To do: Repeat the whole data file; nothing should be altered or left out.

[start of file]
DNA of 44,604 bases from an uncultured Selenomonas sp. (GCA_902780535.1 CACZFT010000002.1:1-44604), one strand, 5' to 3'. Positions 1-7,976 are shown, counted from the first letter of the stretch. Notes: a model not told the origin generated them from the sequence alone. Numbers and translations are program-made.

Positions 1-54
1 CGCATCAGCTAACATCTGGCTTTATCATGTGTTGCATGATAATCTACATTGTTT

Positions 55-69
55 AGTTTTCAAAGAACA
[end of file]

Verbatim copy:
DNA of 44,604 bases from an uncultured Selenomonas sp. (GCA_902780535.1 CACZFT010000002.1:1-44604), one strand, 5' to 3'. Positions 1-7,976 are shown, counted from the first letter of the stretch. Notes: a model not told the origin generated them from the sequence alone. Numbers and translations are program-made.

Positions 1-54
1 CGCATCAGCTAACATCTGGCTTTATCATGTGTTGCATGATAATCTACATTGTTT

Positions 55-69
55 AGTTTTCAAAGAACA